Butterfield Stage

When we went to San Diego County last week, we explored some parts of California where we’d never been, even though I’ve lived here for four decades, and it’s not that far. We took a road through the desert from Highway 78 east of Julian south to I-8 at Ocatillo, and we passed by an historical monument for the stage route that ran from St. Louis to San Francisco from 1858 to 1861. It was a 25-day trip, stopping only to change horses and drivers. The monument pointed out that some Mormons had hacked their way through rock to get through the mountains west of Yuma, and then the route had headed north from there to Chino Hills and Los Angeles, then up to San Francisco taking the route of what is now I-5. When we cut across from Perris to I-15 to see the flowers in Riverside County, we ran across more signs for the stage route. Interesting bit of history.

5 thoughts on “Butterfield Stage”

  1. Interesting…looking at the map in the link, the route of the old stage appears to run right by a somewhat rural area that had a good steak restaurant, called the Butterfield Stage, that I took a date to a few times. I had no idea the name had actual historical significance.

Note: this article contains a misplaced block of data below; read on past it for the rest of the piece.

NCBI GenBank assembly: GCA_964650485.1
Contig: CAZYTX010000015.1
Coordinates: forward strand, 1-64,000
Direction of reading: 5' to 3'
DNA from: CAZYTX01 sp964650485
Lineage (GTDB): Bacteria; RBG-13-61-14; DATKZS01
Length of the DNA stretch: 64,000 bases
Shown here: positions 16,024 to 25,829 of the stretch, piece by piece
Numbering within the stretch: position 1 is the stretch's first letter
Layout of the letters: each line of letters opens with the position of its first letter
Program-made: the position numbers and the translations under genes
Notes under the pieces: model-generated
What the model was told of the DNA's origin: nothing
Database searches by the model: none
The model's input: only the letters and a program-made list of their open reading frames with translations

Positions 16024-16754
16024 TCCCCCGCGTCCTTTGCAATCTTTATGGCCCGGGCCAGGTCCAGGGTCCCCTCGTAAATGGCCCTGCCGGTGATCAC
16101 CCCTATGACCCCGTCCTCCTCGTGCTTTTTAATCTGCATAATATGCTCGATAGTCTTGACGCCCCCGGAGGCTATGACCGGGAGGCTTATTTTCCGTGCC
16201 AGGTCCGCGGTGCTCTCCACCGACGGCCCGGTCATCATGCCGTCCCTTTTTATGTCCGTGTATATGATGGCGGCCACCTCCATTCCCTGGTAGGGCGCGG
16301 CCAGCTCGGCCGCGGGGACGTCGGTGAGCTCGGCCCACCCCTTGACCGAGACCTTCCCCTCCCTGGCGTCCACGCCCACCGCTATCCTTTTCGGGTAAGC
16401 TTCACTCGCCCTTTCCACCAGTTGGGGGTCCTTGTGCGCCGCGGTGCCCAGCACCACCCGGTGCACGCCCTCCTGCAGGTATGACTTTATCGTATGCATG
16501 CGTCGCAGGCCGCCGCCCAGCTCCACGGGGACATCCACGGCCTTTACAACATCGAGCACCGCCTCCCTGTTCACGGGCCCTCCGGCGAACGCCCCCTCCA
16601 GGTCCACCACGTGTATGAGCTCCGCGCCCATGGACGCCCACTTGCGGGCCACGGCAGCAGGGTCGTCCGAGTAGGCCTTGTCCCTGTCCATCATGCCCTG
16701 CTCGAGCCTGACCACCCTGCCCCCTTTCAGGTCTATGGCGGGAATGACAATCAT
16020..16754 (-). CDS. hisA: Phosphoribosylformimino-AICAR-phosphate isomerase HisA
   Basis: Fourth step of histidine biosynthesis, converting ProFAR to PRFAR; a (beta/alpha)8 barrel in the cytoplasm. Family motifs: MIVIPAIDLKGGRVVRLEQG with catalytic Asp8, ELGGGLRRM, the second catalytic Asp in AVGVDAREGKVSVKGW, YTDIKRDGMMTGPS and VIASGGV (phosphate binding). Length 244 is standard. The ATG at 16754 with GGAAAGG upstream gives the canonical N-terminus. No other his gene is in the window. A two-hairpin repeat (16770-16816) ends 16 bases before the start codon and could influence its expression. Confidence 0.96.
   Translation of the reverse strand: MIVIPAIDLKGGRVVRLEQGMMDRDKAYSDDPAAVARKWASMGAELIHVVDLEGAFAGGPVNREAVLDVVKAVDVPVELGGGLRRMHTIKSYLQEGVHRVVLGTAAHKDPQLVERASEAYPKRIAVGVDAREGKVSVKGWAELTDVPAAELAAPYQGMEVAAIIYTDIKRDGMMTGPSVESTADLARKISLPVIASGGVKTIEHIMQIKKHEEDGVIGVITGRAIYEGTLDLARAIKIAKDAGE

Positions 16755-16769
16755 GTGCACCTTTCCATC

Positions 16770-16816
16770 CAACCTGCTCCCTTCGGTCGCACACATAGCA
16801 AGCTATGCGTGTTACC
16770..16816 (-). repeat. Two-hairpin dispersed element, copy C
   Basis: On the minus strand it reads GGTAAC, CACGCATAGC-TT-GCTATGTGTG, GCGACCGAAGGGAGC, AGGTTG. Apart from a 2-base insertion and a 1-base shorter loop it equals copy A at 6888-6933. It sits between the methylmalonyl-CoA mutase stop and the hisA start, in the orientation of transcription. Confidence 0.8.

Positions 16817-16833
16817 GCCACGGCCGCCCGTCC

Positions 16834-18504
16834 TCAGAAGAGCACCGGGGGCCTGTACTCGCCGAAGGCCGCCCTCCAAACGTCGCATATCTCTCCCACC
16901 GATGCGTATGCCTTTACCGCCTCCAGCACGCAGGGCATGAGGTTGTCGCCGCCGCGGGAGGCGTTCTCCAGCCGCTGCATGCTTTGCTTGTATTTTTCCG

1. It almost certainly did. Driving around the area, which I hadn’t done much of, despite it being less than a hundred miles away, I noticed a lot of Butterfield signs. He was the Howard Johnson of his day.

  2. There were once many stagecoach companies in the Old West. The most famous is Wells Fargo, but Butterfield was also a prominent operator. Both are mentioned frequently in the novels of Louis L’Amour so I guess neither of you guys are among his readership.

    As for Howard Johnson, there were no lodging or restaurant chains along stagecoach lines. The first chain restaurants and lodgings were Fred Harvey’s Harvey House establishments along train routes starting in 1876. The Judy Garland musical The Harvey Girls is based on this bit of U.S. history.

  3. The Mormons would have been the Mormon Battalion. These were volunteers Brigham Young talked into signing up to support the Mexican War in hopes of getting some goodwill from the federal government. This was just after Joseph Smith was killed, and the Mormons were mostly camped out in Iowa before heading out to Utah. Since the government hadn’t done much to help the Mormons when they got burned out of Missouri or Illinois, nobody was really jumping to sign up.

    The Mormon Battalion did what they could, though, and in return, the government sent the US Army to occupy Utah for the “Mormon War”. Sometimes you can’t win.

Comments are closed.